“I was so grateful at that moment – it was probably one of our volunteer officers too,” she said. “They were there within an hour of all of this happening, which was incredible.”

“Somebody said the reason Fort McMurray evacuated 88,000 people successfully is because two-thirds of our town has safety training,” she continued. “It’s true. I don’t think any other community could have done what we did. People were so patient and so kind.”

After some creative driving, Thomas found her way to the southbound highway, headed for Edmonton. It was then that she noticed the full brunt of the fire and that it was endangering friends’ houses.

“As you’re pulling up to the bridges, you’re realizing you’re seeing the fire, you’re realizing it’s in Abadsands, at your friends’ houses,” she said. “The left hand side of me is on fire, the right hand side of me is downtown. That’s my place of work. That is the core of who we are in Fort McMurray. That was the decision they had to make that day was let the neighbourhoods burn or save downtown. And if we don’t have downtown, we don’t have anything. There is nothing to go back to.”

According to Thomas, the smoke and fire cleared just south of the Fort McMurray airport and as soon as skies cleared, people pulled over on the side of the highway. Thomas saw expensive vehicles parked on the side of the road, as people drove their more valuable cars to try and save them from the inferno.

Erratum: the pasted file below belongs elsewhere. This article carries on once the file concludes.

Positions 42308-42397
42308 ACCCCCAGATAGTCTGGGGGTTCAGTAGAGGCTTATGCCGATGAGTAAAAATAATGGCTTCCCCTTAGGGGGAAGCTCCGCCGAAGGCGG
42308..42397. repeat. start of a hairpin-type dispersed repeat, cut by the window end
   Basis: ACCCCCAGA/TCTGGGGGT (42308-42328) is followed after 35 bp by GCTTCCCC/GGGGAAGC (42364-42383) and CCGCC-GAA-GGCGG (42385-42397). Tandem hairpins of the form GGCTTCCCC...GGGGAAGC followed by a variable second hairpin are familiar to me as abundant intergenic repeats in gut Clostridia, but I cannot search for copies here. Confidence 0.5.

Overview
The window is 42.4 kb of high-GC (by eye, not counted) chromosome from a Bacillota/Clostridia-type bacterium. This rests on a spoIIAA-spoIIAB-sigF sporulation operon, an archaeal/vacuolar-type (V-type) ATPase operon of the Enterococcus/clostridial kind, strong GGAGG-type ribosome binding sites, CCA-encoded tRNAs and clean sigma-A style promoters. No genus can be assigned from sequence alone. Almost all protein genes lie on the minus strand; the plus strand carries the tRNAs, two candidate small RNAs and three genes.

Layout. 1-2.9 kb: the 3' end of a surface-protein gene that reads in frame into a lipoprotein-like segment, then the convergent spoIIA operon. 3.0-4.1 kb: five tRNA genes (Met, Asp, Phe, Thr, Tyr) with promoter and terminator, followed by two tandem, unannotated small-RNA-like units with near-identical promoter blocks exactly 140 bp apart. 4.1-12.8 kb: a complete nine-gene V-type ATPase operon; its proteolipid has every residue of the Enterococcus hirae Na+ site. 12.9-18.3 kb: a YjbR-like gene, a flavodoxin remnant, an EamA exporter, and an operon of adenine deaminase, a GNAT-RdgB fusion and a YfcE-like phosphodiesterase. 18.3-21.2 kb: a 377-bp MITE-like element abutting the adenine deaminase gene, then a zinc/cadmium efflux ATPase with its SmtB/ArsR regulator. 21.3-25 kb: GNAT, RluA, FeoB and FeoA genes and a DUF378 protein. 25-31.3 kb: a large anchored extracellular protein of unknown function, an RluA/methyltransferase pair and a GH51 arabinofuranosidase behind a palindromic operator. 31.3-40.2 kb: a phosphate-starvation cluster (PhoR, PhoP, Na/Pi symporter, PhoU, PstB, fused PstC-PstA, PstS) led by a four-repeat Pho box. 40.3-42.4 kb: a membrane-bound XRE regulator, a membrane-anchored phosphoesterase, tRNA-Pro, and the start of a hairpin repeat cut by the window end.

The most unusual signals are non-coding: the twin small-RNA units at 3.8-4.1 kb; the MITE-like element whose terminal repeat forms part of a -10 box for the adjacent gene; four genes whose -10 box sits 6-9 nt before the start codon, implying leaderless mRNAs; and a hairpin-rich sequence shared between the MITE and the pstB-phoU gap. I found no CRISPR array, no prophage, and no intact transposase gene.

“Once the smoke cleared, as far as the eye could see people pulled over – because we all thought we were going home.”

Thomas met Malchuk at a hotel in Fort Saskatchewan 13 hours after leaving Fort McMurray. The next day, their first priority was organizing a barbeque for evacuees.

In the following days, Thomas and Malchuk were in this odd limbo. They still thought they would be returning to their home in Fort McMurray in a few days time. Malchuck only had two changes of clothes with him, and they were both unsure of where to go. After a week of uncertainty, Thomas’ family convinced her to return to Fernie, where they are now awaiting further instruction from the authorities.